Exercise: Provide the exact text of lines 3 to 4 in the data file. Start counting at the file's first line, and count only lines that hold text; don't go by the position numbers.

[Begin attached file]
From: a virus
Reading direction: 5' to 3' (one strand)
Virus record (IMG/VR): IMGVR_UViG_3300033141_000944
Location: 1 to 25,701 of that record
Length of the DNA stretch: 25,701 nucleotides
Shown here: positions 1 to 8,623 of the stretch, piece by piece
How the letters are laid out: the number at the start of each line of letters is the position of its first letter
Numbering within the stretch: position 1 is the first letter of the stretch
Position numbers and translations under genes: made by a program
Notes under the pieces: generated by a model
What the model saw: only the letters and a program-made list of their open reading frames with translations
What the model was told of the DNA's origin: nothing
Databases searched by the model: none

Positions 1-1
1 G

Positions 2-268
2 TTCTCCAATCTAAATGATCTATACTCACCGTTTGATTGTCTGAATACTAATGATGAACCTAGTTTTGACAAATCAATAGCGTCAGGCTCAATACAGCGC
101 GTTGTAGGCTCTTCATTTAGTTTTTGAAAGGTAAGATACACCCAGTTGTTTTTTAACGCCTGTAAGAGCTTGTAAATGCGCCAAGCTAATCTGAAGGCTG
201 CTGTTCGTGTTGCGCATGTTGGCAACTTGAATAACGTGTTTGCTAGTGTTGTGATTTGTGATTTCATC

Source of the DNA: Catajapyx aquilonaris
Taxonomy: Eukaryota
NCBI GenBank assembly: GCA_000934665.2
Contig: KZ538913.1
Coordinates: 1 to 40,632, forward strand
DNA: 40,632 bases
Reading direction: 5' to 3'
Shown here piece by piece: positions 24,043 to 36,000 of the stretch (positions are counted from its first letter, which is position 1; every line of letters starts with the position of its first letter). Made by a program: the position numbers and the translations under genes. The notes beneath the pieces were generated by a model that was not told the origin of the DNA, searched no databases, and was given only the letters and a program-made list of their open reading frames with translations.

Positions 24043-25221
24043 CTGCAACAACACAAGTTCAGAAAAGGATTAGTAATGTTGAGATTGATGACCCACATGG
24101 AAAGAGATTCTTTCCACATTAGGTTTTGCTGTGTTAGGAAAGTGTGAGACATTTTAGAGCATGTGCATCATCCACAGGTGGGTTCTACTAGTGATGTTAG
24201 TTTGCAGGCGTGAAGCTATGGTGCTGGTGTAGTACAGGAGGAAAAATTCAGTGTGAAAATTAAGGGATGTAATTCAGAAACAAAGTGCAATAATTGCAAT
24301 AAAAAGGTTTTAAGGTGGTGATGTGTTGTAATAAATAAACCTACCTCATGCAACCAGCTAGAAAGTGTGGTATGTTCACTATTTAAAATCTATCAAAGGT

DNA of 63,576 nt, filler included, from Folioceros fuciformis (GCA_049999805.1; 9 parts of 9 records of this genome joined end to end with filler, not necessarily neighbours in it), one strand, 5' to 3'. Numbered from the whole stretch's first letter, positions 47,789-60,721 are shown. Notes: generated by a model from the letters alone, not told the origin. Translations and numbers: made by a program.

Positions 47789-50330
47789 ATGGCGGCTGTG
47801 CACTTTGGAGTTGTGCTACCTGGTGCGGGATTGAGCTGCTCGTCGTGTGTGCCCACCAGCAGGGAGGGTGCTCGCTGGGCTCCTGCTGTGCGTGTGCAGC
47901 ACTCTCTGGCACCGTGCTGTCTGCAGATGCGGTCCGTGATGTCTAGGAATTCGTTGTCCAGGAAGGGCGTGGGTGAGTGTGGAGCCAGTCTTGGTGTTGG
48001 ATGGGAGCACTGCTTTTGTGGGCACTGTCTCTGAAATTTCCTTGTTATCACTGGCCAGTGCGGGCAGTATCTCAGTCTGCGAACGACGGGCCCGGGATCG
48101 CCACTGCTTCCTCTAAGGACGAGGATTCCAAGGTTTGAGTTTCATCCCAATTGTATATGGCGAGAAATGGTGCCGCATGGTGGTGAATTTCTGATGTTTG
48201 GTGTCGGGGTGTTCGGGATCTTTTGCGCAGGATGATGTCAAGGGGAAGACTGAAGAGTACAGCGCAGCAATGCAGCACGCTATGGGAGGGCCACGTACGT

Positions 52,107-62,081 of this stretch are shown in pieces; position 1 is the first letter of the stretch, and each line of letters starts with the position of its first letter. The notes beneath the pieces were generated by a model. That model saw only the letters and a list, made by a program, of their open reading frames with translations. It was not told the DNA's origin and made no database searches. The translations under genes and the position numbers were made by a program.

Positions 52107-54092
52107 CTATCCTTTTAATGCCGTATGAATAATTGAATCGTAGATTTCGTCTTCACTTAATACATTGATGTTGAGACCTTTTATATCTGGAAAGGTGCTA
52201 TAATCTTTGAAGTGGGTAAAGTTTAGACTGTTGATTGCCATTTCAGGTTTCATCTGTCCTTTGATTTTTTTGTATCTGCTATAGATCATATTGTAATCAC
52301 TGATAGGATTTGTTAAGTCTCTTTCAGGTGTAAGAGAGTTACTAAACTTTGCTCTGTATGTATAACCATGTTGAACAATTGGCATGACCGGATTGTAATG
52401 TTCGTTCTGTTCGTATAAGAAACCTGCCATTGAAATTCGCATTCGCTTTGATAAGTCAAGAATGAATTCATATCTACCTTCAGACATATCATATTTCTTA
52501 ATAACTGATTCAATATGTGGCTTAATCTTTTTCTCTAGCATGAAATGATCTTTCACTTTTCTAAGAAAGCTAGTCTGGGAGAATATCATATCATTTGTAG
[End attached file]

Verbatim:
Virus record (IMG/VR): IMGVR_UViG_3300033141_000944
Location: 1 to 25,701 of that record